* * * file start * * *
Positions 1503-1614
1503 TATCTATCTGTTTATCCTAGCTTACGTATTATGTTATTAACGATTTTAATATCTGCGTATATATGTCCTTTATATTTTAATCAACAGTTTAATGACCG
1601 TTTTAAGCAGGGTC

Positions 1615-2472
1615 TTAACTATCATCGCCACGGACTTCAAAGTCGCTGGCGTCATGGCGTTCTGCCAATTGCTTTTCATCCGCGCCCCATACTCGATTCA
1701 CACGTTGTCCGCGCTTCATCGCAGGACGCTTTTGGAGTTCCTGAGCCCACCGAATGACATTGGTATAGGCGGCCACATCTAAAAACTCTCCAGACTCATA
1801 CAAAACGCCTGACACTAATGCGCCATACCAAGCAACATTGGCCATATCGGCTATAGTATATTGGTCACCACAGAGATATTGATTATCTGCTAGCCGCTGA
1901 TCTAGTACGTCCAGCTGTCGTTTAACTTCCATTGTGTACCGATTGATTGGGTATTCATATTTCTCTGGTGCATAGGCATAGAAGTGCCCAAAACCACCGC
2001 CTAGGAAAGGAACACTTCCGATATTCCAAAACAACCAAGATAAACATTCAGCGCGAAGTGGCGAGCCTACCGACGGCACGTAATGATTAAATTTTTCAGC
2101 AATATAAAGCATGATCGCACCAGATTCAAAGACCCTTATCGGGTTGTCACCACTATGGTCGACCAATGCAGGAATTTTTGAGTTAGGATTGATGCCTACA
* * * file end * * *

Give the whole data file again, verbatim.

Positions 1503-1614
1503 TATCTATCTGTTTATCCTAGCTTACGTATTATGTTATTAACGATTTTAATATCTGCGTATATATGTCCTTTATATTTTAATCAACAGTTTAATGACCG
1601 TTTTAAGCAGGGTC

Positions 1615-2472
1615 TTAACTATCATCGCCACGGACTTCAAAGTCGCTGGCGTCATGGCGTTCTGCCAATTGCTTTTCATCCGCGCCCCATACTCGATTCA
1701 CACGTTGTCCGCGCTTCATCGCAGGACGCTTTTGGAGTTCCTGAGCCCACCGAATGACATTGGTATAGGCGGCCACATCTAAAAACTCTCCAGACTCATA
1801 CAAAACGCCTGACACTAATGCGCCATACCAAGCAACATTGGCCATATCGGCTATAGTATATTGGTCACCACAGAGATATTGATTATCTGCTAGCCGCTGA
1901 TCTAGTACGTCCAGCTGTCGTTTAACTTCCATTGTGTACCGATTGATTGGGTATTCATATTTCTCTGGTGCATAGGCATAGAAGTGCCCAAAACCACCGC
2001 CTAGGAAAGGAACACTTCCGATATTCCAAAACAACCAAGATAAACATTCAGCGCGAAGTGGCGAGCCTACCGACGGCACGTAATGATTAAATTTTTCAGC
2101 AATATAAAGCATGATCGCACCAGATTCAAAGACCCTTATCGGGTTGTCACCACTATGGTCGACCAATGCAGGAATTTTTGAGTTAGGATTGATGCCTACA